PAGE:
• Mike states that he's an "ex-gay," but we often see him lustfully staring at Rock.
  • While discussing what's led them to believe that Megan is a lesbian, a person mentions, among other things, the "vaginal motifs" in her room (we see a pillow decoration that, with a stretch of the imagination, could look like a vaginal opening).
  • Mary describes Megan seeing a woman in a tight skirt with shapely legs, another applying lipstick to her full lips and another lathering up her body in a shower and wonders if the teen finds such sights/thoughts attractive. Megan says that she does, but then thinks that there's nothing wrong with that.
  • After Megan is confused about what's considered inappropriate behavior in their room, Graham says, "Inappropriate like "f*cking. If you get caught in the throes of sodomy…au revoir."
  • As Megan describes having a boyfriend for two years, a girl chimes in "he has the biggest d*ck I've never seen" while Hillary asks if Megan's had sex with him (she replies that she's a Christian and thus, no). Sinead then asks if her boyfriend makes her hot and whether she thinks about him when she…(but she doesn't complete the question although she's presumably referring to masturbation).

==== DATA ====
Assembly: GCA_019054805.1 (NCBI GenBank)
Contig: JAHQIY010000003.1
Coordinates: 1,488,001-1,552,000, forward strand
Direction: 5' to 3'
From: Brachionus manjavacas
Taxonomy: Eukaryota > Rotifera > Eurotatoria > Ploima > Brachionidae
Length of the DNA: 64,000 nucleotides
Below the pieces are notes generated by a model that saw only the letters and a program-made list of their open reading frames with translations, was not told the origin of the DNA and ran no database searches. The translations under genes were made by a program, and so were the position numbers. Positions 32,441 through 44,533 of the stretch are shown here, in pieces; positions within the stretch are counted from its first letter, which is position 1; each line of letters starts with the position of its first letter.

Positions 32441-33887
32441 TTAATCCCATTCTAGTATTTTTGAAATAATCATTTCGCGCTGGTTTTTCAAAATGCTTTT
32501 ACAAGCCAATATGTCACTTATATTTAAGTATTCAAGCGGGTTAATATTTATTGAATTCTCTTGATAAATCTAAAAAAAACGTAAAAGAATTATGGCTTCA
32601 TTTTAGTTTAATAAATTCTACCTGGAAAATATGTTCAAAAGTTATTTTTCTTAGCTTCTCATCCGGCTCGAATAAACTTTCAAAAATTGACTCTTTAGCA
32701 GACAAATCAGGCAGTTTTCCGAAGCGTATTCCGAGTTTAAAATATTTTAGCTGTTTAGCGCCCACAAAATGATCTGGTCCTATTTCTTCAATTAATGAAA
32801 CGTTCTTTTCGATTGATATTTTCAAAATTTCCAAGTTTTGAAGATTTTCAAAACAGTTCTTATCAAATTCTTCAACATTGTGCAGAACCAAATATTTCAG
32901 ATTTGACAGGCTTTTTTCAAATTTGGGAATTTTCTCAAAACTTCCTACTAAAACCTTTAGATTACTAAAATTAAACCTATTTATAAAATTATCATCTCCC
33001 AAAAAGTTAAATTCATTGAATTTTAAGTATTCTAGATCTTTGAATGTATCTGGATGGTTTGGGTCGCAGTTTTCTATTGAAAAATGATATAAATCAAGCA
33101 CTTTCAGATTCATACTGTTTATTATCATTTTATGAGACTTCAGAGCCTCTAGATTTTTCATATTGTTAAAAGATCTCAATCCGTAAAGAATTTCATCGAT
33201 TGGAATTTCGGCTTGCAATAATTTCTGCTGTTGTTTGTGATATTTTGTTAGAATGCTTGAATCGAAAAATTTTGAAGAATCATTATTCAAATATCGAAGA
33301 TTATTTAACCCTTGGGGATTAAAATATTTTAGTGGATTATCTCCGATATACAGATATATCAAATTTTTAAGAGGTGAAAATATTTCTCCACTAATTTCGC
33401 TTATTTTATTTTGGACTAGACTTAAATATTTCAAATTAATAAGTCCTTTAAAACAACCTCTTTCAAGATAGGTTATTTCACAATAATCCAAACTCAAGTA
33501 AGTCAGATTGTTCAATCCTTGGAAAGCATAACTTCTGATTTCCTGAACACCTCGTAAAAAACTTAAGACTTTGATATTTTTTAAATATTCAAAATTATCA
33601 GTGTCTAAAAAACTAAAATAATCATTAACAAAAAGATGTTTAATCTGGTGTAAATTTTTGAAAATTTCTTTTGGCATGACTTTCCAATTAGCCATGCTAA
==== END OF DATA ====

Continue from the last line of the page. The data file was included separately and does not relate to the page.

• Another girl condescendingly comments that Graham is upset because the only fish she can eat is on her plate (a supposed reference to a stereotypical, sexually related smell to a certain part of a woman's body).
  • We hear what sound like sexually related sounds along with some buzzing noises coming from under Sinead's sheets in bed. When Megan goes to investigate, Sinead (who displays some cleavage) shows her an electronic zapper she's supposed to use whenever she has lesbian thoughts (for aversion therapy). She then tells Megan, "If you want to like d*ck, you better start training yourself."
  • While showing the girls how to vacuum, she repeatedly says "In and out" (in a sexual connotation) while moving a vacuum rod back and forth.
  • As Mike shows the young men how to fix a car, they all stare at his crotch as he lies on the ground, halfway under the car. He then makes some comments about shoving it in and out so that when he finally asks, "Who wants to go down with me?" (meaning under the car), most of the young men enthusiastically raise their hands.